> > I'm trying to figure out the best way to layout a java program.
> > Should I put each object into its own .java file? If I'm making a
> > card game, that would be 52 .java files. Is that crazy? Normal?
> >
> > Or should I separate them by suit and just have 4 .java files? Or
> > by value so there are 13 .java files?

>
> You need to distinguish between classes and objects.
>
> You will have one class per Java file (actually you can have more
> than one, but let us keep this simple to start with).
>
> When the program runs then you can create one or more instances of
> that class - those instances are objects.
>
> A deck of card will usually be considered 52 instances/objects of 1
> class.


infinitum3d: There's a nice example that illustrates this using typesafe
enums, introduced in Java 1.5:

<http://docs.oracle.com/javase/1.5.0/docs/guide/language/enums.html>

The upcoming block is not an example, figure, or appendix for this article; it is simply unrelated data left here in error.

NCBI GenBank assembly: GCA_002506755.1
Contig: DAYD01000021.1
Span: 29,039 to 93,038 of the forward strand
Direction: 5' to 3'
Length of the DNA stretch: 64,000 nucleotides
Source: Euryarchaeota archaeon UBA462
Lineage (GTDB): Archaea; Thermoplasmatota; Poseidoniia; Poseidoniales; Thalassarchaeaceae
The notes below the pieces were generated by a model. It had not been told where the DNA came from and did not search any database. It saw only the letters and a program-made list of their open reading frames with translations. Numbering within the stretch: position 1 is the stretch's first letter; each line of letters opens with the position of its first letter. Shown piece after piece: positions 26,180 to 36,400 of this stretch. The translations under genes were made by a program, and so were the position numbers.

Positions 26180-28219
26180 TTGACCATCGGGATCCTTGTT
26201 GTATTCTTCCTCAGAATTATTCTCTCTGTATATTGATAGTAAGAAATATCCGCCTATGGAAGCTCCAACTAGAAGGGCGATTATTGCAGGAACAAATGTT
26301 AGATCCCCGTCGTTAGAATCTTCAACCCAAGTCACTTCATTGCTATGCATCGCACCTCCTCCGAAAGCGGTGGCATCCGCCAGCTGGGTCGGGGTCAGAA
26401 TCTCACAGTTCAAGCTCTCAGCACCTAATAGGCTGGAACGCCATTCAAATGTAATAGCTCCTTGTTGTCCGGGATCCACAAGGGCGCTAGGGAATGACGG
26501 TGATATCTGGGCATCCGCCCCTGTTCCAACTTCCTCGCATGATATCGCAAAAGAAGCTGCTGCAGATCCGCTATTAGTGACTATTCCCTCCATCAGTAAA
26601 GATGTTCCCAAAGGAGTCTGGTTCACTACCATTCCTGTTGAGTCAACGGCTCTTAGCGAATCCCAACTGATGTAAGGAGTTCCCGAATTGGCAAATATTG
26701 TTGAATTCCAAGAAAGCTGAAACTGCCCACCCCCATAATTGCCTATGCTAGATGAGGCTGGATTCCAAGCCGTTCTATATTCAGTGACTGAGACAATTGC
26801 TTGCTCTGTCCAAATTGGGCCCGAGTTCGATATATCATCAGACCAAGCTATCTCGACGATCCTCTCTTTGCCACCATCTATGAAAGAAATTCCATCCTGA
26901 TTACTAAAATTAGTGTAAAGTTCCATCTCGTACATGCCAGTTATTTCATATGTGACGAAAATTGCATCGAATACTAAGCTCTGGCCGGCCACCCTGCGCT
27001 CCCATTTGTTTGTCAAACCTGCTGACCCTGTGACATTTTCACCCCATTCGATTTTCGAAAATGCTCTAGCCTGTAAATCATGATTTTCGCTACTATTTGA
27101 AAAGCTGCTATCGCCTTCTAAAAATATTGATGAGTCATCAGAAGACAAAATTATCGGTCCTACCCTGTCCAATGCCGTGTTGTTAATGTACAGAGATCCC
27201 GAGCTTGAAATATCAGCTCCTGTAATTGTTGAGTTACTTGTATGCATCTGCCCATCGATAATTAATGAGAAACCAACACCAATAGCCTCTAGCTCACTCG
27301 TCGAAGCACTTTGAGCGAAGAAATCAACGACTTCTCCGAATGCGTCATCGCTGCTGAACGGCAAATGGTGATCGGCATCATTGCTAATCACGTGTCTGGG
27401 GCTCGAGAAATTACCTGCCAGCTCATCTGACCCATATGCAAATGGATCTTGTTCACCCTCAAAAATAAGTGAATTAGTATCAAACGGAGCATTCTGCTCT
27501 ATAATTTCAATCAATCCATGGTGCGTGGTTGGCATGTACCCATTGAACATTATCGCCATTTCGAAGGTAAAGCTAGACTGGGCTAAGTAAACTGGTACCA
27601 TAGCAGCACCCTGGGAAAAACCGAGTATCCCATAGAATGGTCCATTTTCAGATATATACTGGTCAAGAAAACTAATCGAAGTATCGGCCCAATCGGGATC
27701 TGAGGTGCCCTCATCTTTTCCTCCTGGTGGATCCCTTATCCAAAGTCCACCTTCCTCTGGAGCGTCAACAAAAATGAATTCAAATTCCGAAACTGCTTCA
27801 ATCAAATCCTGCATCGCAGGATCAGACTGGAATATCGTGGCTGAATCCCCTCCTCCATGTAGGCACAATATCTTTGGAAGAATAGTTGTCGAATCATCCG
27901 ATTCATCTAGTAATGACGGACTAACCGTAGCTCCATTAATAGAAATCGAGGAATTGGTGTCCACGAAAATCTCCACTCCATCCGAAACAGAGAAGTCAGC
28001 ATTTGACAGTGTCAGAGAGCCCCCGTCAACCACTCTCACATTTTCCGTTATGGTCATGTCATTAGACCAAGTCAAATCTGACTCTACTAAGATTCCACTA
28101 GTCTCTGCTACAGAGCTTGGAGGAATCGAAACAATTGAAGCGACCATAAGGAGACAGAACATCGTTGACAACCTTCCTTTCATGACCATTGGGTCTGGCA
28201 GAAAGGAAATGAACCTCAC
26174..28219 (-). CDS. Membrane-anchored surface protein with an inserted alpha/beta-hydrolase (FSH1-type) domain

--
John B. Matthews
trashgod at gmail dot com
<http://sites.google.com/site/drjohnbmatthews>
 
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infinitum3d@hotmail.com
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      12-17-2012
Thank you John. I'll look into it

I3D

 
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Lew
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      12-17-2012
markspace wrote:
> public class PlayingCard {
>
> private final int value; // Ace = 1


I would make this an enum.

"Ace = 1" is not a valid association in the problem domain, and its use
as a representation creates risk of an artificial equivalency.

> private final Suit suit;


That's more like it.

> public static enum Suit { HEARTS, CLUBS, SPADES, DIAMONDS }
> ... ect.... [sic]
> }
>
> You will of course have to make 52 instances of that class. Do that at


No "of course" about it.
http://www.hoylegaming.com/rules/sho...spx?RuleID=209

> runtime, don't try to make 52 files.


How many cards in a blackjack shoe?